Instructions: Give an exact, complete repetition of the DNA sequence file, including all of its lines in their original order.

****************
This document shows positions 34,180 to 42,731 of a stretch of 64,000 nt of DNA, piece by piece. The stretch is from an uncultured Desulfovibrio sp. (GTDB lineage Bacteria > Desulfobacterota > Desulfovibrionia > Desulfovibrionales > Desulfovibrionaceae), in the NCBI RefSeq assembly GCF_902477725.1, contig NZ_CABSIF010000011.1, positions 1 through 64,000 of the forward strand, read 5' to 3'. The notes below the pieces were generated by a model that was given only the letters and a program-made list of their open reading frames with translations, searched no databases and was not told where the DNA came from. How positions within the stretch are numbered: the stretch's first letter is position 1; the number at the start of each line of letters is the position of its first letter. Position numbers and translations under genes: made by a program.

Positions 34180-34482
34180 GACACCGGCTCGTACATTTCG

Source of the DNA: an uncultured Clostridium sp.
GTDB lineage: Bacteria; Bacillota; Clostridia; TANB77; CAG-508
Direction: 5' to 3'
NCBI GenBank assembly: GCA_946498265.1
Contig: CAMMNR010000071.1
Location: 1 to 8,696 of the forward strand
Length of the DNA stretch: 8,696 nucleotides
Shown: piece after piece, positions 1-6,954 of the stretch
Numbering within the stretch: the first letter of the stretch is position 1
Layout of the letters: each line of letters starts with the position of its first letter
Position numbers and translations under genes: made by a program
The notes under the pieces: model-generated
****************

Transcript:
This document shows positions 34,180 to 42,731 of a stretch of 64,000 nt of DNA, piece by piece. The stretch is from an uncultured Desulfovibrio sp. (GTDB lineage Bacteria > Desulfobacterota > Desulfovibrionia > Desulfovibrionales > Desulfovibrionaceae), in the NCBI RefSeq assembly GCF_902477725.1, contig NZ_CABSIF010000011.1, positions 1 through 64,000 of the forward strand, read 5' to 3'. The notes below the pieces were generated by a model that was given only the letters and a program-made list of their open reading frames with translations, searched no databases and was not told where the DNA came from. How positions within the stretch are numbered: the stretch's first letter is position 1; the number at the start of each line of letters is the position of its first letter. Position numbers and translations under genes: made by a program.

Positions 34180-34482
34180 GACACCGGCTCGTACATTTCG

Source of the DNA: an uncultured Clostridium sp.
GTDB lineage: Bacteria; Bacillota; Clostridia; TANB77; CAG-508
Direction: 5' to 3'
NCBI GenBank assembly: GCA_946498265.1
Contig: CAMMNR010000071.1
Location: 1 to 8,696 of the forward strand
Length of the DNA stretch: 8,696 nucleotides
Shown: piece after piece, positions 1-6,954 of the stretch
Numbering within the stretch: the first letter of the stretch is position 1
Layout of the letters: each line of letters starts with the position of its first letter
Position numbers and translations under genes: made by a program
The notes under the pieces: model-generated